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Violet Light Therapy Activates Opsin 5 Signaling to Restore Proper Timing Cues; May Help Prevent/Treat Retinopathy of Prematurity & Myopia in Premature Babies; Opsin-5-Dopamine Pathway Mediates Light-Dependent Vascular Development in Eye

Scientists have discovered a light-dependent molecular pathway that regulates how blood vessels develop in the eye. The findings, published online on April 1, 2019 in Nature Cell Biolog, suggest it may be possible to use light therapy to help premature infants, whose eyes are still developing, avoid certain vision problems associated with premature birth, such as retinopathy of prematurity (ROP) (https://nei.nih.gov/health/rop/rop) and myopia (sever near-sightedness), according to researchers at Cincinnati Children's Hospital Medical Center. The article is titled “An Opsin 5–Dopamine Pathway Mediates Light-Dependent Vascular Development in the Eye.” The novel molecular process, called the opsin 5-dopamine pathway helps ensure that blood-vessel development in the eye is appropriately balanced to prepare it for visual function. The process can be thrown out of balance in medically fragile premature babies. Researchers are looking for ways to prevent or treat the eye diseases known as retinopathy of prematurity (ROP) and myopia that can often result. Myopia is becoming a more common condition in adults around the globe. "Our study indicates that the opsin 5-dopamine pathway is probably part of a light-dependent disease process for conditions like myopia, which is now a worldwide epidemic," said Richard A. Lang, PhD, Director of the Visual Systems Group at Cincinnati Children's and study senior author. "It raises the interesting possibility that we might be able to use light exposure to treat conditions like retinopathy of prematurity after a premature infant is born or in people with myopia." The new study is a collaboration of research institutions in the United States and the Czech Republic that was led by Dr. Lang's team in Cincinnati. The researchers used a variety of scientific methods to study eye development and the influences of the opsin 5-dopamine pathway in post-natal mice. Dr. Lang said that opsin 5 is highly conserved in the chain of species evolution, enhancing the data's potential relevance to humans.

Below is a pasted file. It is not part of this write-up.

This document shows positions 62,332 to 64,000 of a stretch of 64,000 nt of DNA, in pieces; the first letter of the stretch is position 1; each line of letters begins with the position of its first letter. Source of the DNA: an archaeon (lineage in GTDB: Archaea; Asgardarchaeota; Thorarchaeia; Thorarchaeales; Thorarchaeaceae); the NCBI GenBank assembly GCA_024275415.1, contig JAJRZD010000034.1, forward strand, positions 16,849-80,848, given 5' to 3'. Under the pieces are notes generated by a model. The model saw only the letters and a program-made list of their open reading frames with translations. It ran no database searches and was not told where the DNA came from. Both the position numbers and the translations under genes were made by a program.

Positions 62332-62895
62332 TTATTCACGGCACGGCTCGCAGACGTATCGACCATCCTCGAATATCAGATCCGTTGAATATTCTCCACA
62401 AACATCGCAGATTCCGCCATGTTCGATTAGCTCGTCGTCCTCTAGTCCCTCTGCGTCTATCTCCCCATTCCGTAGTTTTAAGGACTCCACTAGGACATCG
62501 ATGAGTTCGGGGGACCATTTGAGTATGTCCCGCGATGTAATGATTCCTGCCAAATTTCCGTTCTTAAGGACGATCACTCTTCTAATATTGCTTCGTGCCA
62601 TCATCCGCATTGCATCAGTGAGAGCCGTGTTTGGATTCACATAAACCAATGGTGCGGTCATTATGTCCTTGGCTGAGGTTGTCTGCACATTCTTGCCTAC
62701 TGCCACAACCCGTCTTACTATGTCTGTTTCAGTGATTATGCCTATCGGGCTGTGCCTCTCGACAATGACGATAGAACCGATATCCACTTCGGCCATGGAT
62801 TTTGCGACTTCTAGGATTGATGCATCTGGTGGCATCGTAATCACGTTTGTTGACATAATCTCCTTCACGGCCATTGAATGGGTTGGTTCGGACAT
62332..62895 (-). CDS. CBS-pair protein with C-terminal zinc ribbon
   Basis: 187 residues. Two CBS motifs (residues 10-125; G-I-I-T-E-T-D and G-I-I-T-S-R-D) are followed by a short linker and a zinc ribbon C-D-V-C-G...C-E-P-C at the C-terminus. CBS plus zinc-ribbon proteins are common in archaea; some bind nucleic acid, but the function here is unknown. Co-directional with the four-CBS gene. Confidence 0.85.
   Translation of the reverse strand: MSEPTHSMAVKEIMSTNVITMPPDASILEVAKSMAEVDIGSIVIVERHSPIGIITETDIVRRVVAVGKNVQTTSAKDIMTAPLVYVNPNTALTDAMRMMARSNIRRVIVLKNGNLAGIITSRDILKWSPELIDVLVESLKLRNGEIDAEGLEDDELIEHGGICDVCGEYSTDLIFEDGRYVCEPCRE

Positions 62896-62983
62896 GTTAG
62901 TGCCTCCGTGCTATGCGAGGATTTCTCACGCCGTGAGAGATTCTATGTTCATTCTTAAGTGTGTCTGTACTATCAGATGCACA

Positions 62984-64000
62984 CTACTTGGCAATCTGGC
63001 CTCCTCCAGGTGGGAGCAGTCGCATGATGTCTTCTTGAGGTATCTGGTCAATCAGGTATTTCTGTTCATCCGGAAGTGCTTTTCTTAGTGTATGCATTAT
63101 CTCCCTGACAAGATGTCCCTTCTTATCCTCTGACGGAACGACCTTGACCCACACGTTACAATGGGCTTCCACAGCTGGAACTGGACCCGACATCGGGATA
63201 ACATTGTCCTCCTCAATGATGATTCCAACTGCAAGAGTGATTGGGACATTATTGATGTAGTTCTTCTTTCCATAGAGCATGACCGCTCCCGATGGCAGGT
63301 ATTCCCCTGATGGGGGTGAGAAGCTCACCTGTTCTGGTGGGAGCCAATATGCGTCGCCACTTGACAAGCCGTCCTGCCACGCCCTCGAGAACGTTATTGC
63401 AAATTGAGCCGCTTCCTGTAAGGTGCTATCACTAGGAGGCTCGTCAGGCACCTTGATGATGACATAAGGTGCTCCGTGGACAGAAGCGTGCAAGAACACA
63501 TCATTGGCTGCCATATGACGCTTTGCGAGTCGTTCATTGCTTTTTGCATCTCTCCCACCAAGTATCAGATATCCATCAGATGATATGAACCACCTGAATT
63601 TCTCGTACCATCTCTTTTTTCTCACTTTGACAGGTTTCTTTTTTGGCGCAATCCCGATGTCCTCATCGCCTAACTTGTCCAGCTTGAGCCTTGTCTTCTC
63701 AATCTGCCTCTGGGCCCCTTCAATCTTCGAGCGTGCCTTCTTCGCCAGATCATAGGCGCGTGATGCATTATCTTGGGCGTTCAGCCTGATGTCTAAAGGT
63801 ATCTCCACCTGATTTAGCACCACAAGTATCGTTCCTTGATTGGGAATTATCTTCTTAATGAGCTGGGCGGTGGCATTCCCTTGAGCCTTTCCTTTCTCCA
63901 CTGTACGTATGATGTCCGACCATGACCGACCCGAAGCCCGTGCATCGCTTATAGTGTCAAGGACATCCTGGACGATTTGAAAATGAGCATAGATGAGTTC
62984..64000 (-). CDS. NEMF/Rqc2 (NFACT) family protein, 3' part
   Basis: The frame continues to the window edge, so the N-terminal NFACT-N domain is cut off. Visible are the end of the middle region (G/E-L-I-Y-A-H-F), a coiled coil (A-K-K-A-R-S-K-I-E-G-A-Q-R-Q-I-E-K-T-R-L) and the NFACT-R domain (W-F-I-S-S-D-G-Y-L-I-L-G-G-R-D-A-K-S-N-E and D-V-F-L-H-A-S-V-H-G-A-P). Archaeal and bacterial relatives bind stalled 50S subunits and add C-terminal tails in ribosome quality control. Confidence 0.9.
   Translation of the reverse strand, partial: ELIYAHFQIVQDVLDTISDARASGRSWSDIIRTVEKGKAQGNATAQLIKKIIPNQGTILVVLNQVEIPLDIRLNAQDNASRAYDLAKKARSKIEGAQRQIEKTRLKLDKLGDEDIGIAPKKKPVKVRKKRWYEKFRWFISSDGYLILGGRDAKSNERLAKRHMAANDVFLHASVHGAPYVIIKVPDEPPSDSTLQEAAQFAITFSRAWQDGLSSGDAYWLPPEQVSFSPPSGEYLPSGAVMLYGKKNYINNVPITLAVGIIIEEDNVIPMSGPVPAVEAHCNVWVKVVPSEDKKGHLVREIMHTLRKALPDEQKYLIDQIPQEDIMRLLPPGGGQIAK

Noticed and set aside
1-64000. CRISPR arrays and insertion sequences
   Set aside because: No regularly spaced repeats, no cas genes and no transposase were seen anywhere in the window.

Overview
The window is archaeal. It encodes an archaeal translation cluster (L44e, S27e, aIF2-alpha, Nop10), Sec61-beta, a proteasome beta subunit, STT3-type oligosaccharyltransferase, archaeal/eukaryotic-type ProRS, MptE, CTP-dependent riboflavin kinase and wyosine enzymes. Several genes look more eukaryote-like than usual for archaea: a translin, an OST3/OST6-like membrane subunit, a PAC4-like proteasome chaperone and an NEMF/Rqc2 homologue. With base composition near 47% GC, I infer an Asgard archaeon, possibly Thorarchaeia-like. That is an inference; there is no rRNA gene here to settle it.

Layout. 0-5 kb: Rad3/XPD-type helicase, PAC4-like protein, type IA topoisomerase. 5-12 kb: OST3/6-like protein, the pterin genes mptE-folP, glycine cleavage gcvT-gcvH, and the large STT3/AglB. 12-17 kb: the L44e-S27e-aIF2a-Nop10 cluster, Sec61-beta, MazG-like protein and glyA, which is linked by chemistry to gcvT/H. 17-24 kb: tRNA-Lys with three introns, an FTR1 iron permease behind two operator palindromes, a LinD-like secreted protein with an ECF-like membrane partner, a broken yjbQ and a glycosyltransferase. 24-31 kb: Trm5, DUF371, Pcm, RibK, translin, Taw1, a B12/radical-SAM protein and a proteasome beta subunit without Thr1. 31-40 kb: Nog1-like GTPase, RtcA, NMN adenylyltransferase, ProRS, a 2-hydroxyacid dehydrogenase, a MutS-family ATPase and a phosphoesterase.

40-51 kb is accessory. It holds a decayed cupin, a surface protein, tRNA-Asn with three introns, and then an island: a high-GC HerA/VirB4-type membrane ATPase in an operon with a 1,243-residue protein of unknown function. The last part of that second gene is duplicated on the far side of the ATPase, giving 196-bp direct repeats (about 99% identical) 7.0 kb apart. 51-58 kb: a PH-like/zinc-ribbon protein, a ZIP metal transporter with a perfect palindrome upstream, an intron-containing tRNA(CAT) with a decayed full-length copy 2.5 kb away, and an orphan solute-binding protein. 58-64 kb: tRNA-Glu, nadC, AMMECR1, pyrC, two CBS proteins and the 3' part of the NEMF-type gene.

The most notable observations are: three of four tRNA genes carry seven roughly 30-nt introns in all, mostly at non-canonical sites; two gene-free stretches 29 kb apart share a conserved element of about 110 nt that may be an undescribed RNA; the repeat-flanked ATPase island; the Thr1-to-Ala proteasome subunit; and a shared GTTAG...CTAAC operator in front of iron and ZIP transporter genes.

REGRESSION IN BALANCED DEVELOPMENT

During post-natal eye development in mice, an embryonic network of hyaloid blood vessels regresses in a process that requires precise timing in order for the mice to develop high-acuity vision.

The researchers demonstrate in their mouse models that the developing post-natal eye depends on light responses in the retina that are controlled by opsin 5, a protein that is expressed in special photoreceptor cells in the retina. Opsin 5 and the neurotransmitter dopamine, which promotes blood vessel regression, work in unison to regulate the eye's balanced vascular development.

To show what would happen without the balancing influence of opsin 5, researchers studied genetically modified mice that do not express the OPN5 protein in the retina. Loss of opsin 5 increased levels of dopamine in the vitreous--the clear, gel-like substance in the eye. This caused hyaloid blood vessels in the still-developing eyes to regress very quickly, hindering normal eye development.

SHEDDING LIGHT ON PROBLEM

To test the influence of light stimulation, the researchers used 380-nanometer violet-colored light to activate signaling via opsin 5. This reduced dopamine levels in the eye and produced other molecular changes that helped restore proper timing cues needed for appropriately balanced vascular development.

Previous studies have suggested that violet light and dopamine may be key regulators of eye development. And, although findings in the current study require additional research to become clinically relevant to humans, the data do demonstrate that balanced coordination in the opsin 5-dopamine pathway is important to healthy eye development in baby mice, and possibly in human babies.

The new study's first author is Minh-Thanh T. Nguyen, PhD, until recently a Research Associate in the Lang laboratory. Collaborating institutions included the University of Washington Medical School in Seattle; the Institute of Molecular Genetics and the Academy of Sciences of the Czech Republic; the Cleveland Clinic; the Emory University School of Medicine; and the University of Cincinnati College of Medicine.

IMAGE

This microscopic image shows light-sensitive opsin proteins in the retinal ganglia nerve fibers of the neonatal mouse eye, helping scientists identify the role and importance of opsin proteins (like OPN4 and OPN5) in the developing neonatal eye. Researchers are looking for light-based therapies that might prevent or treat eye diseases like retinopathy of prematurity in premature babies or the condition myopia. The findings are published in Nature Cell Biology. (Credit: Cincinnati Children's).

[Press release] [Nature Cell Biology abstract]

IMAGE: This microscopic image shows light-sensitive opsin proteins in the retinal ganglia nerve fibers of the neonatal mouse eye, helping scientists identify the role and importance of opsin proteins (like OPN4 and OPN5) in the developing neonatal eye. Researchers are looking for light-based therapies that might prevent or treat eye diseases like retinopathy of prematurity in premature babies or the condition myopia. The findings are published in Nature Cell Biology. (Credit: Cincinnati Children's).